The messages are then replaced with a stub -- a link back to the archived message -- in the user's mailbox. If the user clicks on the stub, it pulls the content out of the archives and displays it on the screen. By some industry estimates, this technique can reduce the volume of I.T. server storage by as much as 80 percent without limiting user access to old messages.
According to Osterman, archiving systems offer several advantages. First, archival storage is less expensive than live storage. Second, if the e-mail server goes down, it takes much less time to restore the e-mail if most of the messages do not reside on that server. Otherwise, he noted, users could go a day or two without e-mail access as the I.T. admin works feverishly to restore hundreds of gigabytes of data.
With this type of system in place, Osterman said he thinks, "Users will stop complaining about quotas."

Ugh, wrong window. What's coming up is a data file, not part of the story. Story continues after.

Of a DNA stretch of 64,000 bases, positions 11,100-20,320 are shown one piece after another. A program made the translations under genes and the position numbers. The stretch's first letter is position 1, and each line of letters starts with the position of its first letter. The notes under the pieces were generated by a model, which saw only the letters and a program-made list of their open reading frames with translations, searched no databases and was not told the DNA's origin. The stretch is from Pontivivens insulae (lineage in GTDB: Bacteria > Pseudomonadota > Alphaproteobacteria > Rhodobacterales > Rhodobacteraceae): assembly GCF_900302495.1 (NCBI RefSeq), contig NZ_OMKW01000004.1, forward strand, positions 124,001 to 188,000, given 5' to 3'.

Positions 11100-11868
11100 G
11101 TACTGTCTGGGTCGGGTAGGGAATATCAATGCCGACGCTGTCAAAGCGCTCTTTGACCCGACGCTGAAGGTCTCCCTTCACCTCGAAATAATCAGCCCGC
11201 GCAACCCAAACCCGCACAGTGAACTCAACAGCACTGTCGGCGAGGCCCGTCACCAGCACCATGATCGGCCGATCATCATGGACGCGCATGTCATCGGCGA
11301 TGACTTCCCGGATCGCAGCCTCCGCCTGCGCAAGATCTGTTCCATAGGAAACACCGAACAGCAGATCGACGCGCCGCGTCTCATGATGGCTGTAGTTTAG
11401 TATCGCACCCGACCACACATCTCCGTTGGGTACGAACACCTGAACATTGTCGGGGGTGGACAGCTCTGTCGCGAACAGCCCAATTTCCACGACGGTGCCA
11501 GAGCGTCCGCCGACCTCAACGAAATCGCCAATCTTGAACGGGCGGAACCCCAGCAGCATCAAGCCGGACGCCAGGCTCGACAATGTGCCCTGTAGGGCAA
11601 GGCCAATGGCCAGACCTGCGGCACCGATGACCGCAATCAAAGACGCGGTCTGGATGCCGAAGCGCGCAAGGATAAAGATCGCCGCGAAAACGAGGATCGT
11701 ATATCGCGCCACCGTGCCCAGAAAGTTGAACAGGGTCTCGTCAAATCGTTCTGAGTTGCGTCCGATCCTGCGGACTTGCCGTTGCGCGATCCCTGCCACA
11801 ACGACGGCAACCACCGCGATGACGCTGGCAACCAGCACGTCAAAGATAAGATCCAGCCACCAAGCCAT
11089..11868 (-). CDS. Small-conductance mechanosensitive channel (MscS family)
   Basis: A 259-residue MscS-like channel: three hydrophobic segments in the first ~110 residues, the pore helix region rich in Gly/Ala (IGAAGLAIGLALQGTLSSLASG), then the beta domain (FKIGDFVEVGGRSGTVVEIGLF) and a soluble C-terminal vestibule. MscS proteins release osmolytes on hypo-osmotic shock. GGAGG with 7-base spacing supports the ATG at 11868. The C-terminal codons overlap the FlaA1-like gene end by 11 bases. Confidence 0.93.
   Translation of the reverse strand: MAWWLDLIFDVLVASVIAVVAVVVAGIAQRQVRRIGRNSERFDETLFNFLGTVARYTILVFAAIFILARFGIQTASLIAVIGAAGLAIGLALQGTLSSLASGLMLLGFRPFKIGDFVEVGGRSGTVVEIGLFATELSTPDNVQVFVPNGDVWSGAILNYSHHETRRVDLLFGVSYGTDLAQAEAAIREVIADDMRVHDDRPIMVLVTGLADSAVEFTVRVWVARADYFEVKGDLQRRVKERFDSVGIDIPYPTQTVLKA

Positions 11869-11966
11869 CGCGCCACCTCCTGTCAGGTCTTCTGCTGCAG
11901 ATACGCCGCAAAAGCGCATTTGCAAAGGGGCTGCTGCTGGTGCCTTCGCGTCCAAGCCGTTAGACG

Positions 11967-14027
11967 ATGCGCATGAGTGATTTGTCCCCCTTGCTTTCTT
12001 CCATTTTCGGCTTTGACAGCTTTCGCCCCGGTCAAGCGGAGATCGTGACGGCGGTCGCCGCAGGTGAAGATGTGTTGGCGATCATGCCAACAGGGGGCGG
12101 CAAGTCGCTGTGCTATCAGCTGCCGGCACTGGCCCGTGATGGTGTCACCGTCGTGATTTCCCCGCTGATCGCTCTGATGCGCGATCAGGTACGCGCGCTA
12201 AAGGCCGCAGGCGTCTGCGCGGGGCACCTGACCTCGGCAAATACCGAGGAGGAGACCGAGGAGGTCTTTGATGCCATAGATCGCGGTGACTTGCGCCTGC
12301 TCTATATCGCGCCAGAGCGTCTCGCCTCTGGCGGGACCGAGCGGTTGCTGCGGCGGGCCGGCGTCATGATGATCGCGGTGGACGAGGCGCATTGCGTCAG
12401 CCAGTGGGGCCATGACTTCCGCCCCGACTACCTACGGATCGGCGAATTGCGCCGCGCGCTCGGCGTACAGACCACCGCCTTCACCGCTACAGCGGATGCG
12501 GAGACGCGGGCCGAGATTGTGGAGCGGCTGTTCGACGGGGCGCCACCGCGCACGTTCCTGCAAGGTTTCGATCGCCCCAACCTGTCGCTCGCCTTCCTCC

"It's not likely that the individual user will ever reach a 100MB quota with stubbing, even though [that user] may have tens of gigabytes of data in the archive," he said. Osterman pointed out that archiving has traditionally been used for purposes of regulatory compliance or electronic discovery, and is now being adopted more widely in the mainstream as a storage management tool.
An End-All Solution?
For all the solutions that are vying for dominance in the hearts of CIOs, analysts say none of them are end-all solutions. Messaging management, like other aspects of technology, will continue to evolve. It does seem though that a tiered approach to archival storage that incorporates spinning discs and optical storage could further reduce messaging costs.
"As your storage requirements grow, you can actually drive the cost down a little bit by going to different subsystems," Osterman said. For example, he suggested, if data is a year old, you may need it for an e-discovery case but it's unlikely that users are going to need frequent access to it. Instead of keeping such data on expensive drives, he advised, "You can store it on lower-cost, less readily-accessible media."
While none of these solutions provides the silver-bullet solution that businesses may want, a combination of strategies can offer at least some relief when users are hearing, "You've got mail... and it's way too much!"